Is this one too frumpy to consider? Or do her ancient roots and past Top Ten status make her prime for revival?

Thanks to K for suggesting Doris as Name of the Day.

Doris sounds like she must be related to Dorothy and Dorothea, but that’s not so. Instead, Doris is more like Delphina – a place name, but with many more associations beyond the geographic.

The Dorians were one of the three tribes that made up Ancient Greece. (For trivia purposes, the other two were the Ionians and Aeolians.) They’re living on the island of Crete in The Odyssey; Herodotus and Thucydides both mention them by name.

Their name is often translated as “people of the spear,” and reports tell us that the Dorians were handy in a fight. But spears were made of wood, and the Greek word doru could just as easily refer to wooded lands – making Doris more of a nature name.

A nature link for Doris would be fitting. The original bearer of the name was a nymph – one of Oceanus’ daughters. In fact, she was the mother of fifty nymphs herself, including Amphitrite. This makes her Poseidon’s mother-in-law.

It also makes her a logical choice for a ship’s name, and the Royal Navy first used Doris for a frigate back in 1795, and continued to use the name through the nineteeth century. At the same time Doris caught on for sailors, she was discovered as a baby name by those inventive Victorian parents.

By the 1920s, Doris was a smash hit, ranking in the Top Ten from 1924 through 1933, reaching a peak of #6 in 1929. Along with Alice, Frances, Lois, Phyllis and Gladys, Doris shared the popular ends-in-s construction. Dorothy was also a big favorite, ranking as #2 in the period.

But we don’t associate Doris with the Roaring 20s. Thanks to Doris Day, many of us think of her as a 1950s appellation. In fact, Ms. Day’s popularity did nothing to boost her name. Doris fell steadily after the 1930s, leaving the Top 100 in 1954 and falling out of the rankings entirely after 1992.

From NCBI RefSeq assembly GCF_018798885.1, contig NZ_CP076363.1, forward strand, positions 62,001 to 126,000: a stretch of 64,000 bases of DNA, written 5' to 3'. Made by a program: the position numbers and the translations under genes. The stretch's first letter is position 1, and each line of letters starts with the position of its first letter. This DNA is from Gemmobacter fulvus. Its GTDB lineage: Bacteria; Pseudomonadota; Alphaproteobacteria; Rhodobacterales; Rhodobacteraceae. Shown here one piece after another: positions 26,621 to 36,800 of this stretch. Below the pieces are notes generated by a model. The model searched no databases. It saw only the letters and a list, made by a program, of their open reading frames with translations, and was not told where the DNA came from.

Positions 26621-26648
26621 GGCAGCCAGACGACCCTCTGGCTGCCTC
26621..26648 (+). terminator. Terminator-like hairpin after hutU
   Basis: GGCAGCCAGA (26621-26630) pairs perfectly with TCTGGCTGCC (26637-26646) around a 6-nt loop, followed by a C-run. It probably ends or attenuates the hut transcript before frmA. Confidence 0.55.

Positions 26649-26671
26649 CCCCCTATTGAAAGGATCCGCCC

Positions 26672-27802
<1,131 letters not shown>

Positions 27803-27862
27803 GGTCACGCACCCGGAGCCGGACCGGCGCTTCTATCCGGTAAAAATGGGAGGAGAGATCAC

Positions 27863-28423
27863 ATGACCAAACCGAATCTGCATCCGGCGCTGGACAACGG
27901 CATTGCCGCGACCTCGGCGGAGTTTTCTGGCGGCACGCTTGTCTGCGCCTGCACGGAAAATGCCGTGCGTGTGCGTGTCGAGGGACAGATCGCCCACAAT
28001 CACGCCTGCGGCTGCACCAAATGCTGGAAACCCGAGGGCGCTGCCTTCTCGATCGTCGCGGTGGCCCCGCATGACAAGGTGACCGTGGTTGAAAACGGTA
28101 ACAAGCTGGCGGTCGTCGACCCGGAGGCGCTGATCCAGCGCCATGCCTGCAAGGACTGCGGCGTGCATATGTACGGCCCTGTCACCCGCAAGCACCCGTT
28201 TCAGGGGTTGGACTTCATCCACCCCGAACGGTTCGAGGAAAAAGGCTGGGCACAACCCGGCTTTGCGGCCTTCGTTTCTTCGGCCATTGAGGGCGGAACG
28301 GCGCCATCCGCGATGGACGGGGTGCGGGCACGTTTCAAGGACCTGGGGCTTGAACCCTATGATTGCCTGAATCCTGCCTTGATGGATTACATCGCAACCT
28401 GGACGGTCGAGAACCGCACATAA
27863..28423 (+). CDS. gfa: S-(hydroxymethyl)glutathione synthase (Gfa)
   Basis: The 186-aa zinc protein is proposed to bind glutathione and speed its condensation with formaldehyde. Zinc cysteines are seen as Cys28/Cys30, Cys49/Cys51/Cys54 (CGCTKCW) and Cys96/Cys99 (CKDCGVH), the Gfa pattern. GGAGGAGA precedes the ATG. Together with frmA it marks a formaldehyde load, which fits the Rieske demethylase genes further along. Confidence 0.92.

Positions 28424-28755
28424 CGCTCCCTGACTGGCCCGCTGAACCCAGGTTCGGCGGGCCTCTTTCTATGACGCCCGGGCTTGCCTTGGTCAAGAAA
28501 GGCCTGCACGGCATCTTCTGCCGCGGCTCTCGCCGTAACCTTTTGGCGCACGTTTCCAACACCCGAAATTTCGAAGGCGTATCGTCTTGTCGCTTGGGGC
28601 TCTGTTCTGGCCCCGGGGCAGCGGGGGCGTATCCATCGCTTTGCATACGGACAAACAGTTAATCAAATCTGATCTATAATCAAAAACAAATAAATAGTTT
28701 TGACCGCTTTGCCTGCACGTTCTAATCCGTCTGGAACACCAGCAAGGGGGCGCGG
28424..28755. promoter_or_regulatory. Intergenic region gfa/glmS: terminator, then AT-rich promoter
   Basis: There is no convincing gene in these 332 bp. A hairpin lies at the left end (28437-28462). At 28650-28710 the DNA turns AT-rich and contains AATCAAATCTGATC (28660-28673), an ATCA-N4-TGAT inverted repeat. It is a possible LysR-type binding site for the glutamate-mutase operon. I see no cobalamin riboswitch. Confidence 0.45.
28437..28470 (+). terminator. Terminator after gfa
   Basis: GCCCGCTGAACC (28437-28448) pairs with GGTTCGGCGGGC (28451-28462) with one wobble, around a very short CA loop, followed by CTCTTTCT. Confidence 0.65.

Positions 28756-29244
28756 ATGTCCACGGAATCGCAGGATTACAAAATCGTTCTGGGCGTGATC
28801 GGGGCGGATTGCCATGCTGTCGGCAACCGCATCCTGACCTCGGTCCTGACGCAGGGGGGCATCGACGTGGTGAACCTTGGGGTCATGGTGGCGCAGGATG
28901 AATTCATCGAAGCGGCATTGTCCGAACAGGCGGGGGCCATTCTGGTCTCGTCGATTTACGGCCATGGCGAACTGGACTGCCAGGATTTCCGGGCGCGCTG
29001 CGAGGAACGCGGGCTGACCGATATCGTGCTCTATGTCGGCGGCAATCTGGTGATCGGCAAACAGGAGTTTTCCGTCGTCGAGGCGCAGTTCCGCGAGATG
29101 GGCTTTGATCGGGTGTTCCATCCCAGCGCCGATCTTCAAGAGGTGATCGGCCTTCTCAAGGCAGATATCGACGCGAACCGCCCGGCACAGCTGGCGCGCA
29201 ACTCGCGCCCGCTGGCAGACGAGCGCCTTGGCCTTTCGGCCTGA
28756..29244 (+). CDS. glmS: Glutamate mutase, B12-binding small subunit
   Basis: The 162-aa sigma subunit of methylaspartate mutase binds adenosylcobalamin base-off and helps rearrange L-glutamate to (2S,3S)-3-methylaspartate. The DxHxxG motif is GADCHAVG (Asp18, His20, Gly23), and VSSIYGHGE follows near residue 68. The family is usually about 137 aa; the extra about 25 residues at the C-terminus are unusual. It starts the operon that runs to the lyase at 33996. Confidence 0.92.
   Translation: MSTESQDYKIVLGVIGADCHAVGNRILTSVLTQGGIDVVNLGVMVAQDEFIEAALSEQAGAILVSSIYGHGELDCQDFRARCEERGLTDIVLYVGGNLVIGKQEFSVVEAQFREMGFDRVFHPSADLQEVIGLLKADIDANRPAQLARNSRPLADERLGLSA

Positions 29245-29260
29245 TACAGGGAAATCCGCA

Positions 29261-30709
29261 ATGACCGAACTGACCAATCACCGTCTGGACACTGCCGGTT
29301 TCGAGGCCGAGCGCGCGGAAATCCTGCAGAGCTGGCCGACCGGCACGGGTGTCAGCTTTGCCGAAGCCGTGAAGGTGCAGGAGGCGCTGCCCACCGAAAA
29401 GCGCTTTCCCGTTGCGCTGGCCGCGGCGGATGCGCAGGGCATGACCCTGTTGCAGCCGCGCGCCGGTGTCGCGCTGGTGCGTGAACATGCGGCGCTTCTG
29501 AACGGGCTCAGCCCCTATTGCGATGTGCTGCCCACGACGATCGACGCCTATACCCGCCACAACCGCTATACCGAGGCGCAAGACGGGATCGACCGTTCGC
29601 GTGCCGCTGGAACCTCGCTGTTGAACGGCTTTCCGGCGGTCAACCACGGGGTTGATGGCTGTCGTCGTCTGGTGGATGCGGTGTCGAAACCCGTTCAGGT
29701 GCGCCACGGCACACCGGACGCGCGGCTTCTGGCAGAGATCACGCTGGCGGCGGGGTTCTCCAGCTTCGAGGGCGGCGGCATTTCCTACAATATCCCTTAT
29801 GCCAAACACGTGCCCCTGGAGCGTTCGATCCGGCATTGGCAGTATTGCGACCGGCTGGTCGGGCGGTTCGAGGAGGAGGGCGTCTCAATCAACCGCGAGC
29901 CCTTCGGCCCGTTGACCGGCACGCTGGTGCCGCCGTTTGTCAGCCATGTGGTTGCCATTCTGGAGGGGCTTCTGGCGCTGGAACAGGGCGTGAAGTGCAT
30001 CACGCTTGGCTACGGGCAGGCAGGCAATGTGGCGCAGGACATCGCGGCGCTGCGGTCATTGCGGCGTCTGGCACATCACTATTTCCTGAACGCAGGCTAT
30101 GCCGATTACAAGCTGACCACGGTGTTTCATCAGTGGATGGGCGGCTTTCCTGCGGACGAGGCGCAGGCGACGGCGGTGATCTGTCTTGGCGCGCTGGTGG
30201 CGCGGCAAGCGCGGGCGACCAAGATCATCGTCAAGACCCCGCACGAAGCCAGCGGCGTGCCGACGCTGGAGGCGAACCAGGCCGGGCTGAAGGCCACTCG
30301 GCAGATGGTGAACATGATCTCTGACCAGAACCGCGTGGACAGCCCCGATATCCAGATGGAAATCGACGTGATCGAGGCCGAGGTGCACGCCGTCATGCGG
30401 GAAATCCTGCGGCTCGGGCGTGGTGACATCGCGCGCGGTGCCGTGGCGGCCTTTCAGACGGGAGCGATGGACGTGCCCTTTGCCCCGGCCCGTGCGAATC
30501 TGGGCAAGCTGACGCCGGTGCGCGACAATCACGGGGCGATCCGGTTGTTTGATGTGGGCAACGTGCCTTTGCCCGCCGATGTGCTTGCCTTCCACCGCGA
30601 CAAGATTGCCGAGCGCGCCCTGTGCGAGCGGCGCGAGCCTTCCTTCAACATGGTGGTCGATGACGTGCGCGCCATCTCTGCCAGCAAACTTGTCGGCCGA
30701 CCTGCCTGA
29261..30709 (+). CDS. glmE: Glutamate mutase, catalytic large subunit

Doris Day remains a staple of classic films and a reminder of a gentler time. Every time we say “Que Sera, Sera,” it’s a tiny tribute to the mega-star. Born Doris Kappelhoff, she went on to win Grammys and Golden Globes. Today she is active in animal rights issues.

Doris might sound a tiny bit dowdy to modern parents – more Baby Boomer than Jazz Baby. But with Alice sounding fresh and current, Doris could make a comeback. She might even catch the eye of parents searching lists of famous actresses for the next Ava, Natalie or Audrey.

While Dorothy and Dorothea seem the more likely candidates for revival, don’t count Doris out. As the singer might say – in life and in baby name trends – whatever will be, will be.

About Abby Sandel

Whether you're naming a baby, or just all about names, you've come to the right place! Appellation Mountain is a haven for lovers of obscure gems and enduring classics alike.

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  1. My name is Doris. My nicknames have been D, Big D (I’m petite with a big personality..male friends in college gave me this one) and Dork(sounds awful but it was said affectionately and my last name starts with a K). I always wished my name was Heidi. My family is German and my mom was obsessed with Doris Day. People generally like my name more than me, but in the end I like that I don’t know a whole bunch of Doris’. It’s a very popular name for Asian women who take on an English name. It has served me pretty well overall. It probably helps that I’m not fat and frumpy:)